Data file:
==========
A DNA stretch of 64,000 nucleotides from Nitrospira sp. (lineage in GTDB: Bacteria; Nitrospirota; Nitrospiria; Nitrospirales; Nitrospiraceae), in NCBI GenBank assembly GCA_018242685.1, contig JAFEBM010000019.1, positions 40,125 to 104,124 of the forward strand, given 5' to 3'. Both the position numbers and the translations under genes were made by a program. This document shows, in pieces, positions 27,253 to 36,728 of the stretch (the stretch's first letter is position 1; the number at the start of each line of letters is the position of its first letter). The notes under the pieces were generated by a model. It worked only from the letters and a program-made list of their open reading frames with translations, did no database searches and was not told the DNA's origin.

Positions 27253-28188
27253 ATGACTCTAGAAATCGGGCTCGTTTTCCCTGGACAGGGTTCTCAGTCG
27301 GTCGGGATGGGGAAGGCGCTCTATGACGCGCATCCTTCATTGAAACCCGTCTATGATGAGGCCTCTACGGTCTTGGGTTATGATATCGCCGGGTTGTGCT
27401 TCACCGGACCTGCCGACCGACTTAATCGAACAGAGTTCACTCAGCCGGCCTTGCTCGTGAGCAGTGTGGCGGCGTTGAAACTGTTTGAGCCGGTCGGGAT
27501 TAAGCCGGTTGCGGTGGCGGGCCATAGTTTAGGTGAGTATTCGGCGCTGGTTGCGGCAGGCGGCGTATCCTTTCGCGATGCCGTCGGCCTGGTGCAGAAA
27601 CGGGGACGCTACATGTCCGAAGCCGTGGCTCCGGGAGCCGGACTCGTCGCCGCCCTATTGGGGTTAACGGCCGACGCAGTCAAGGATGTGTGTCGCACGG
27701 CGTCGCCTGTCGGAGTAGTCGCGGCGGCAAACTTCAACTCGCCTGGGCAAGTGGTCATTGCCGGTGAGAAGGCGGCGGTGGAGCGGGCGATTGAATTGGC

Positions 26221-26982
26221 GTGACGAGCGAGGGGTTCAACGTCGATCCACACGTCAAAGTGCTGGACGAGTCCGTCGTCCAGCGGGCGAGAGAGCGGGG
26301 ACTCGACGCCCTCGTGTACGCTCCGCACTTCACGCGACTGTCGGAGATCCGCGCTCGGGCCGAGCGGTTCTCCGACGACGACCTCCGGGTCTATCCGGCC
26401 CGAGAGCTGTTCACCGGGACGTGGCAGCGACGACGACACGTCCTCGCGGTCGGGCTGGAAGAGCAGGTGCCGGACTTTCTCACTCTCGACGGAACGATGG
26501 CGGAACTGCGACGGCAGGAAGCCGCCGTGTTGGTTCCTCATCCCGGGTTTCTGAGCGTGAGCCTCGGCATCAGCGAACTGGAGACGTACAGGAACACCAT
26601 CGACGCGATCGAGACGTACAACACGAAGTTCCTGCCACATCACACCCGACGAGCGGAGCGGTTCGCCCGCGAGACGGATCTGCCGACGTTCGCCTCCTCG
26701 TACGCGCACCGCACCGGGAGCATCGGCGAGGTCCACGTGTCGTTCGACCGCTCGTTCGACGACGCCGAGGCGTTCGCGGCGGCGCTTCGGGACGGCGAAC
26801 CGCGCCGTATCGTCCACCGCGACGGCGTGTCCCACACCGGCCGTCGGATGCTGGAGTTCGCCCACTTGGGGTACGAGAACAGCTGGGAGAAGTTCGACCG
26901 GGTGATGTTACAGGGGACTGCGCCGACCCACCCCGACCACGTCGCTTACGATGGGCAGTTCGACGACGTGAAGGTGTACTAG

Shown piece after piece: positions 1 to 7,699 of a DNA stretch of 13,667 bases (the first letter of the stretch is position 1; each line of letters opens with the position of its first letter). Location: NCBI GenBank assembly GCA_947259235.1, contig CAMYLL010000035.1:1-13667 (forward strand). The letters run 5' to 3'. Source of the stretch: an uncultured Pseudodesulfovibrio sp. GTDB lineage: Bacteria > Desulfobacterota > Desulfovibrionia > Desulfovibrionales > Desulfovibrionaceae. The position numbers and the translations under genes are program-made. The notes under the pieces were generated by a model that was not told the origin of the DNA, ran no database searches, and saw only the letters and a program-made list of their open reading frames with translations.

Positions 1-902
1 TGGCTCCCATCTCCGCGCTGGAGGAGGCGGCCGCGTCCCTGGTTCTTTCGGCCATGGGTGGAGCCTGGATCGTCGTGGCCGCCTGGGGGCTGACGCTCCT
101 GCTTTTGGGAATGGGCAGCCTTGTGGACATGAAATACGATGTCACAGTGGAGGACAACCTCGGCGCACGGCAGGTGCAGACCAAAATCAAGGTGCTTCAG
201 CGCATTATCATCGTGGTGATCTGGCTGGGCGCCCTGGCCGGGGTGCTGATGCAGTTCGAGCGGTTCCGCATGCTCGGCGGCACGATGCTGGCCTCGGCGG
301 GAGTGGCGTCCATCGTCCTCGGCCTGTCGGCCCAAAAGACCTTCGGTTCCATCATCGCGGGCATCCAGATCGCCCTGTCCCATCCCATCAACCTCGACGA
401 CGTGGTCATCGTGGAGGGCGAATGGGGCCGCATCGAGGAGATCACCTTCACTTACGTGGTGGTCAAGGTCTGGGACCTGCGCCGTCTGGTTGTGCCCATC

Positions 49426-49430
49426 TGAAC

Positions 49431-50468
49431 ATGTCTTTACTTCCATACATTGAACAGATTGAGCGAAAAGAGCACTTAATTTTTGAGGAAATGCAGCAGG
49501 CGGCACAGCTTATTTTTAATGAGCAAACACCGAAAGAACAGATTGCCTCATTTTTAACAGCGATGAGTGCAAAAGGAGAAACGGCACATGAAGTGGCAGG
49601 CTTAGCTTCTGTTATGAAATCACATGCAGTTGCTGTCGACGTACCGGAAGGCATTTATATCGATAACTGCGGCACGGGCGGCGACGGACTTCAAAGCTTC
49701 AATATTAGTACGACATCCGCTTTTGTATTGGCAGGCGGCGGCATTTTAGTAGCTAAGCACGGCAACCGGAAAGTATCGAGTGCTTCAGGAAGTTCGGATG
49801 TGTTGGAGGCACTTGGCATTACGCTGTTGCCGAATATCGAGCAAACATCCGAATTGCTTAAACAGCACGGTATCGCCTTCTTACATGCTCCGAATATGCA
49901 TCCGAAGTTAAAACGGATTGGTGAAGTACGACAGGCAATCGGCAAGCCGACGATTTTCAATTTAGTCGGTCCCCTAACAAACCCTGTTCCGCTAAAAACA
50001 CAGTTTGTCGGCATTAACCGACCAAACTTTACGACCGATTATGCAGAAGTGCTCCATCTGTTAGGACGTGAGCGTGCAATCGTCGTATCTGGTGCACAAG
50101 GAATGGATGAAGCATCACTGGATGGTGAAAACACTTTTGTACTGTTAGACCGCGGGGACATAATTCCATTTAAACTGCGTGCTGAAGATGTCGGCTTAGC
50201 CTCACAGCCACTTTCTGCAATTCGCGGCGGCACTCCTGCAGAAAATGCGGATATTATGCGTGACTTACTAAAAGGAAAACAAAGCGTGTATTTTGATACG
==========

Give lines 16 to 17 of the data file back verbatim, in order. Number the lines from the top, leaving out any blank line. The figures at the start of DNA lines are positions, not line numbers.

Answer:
26801 CGCGCCGTATCGTCCACCGCGACGGCGTGTCCCACACCGGCCGTCGGATGCTGGAGTTCGCCCACTTGGGGTACGAGAACAGCTGGGAGAAGTTCGACCG
26901 GGTGATGTTACAGGGGACTGCGCCGACCCACCCCGACCACGTCGCTTACGATGGGCAGTTCGACGACGTGAAGGTGTACTAG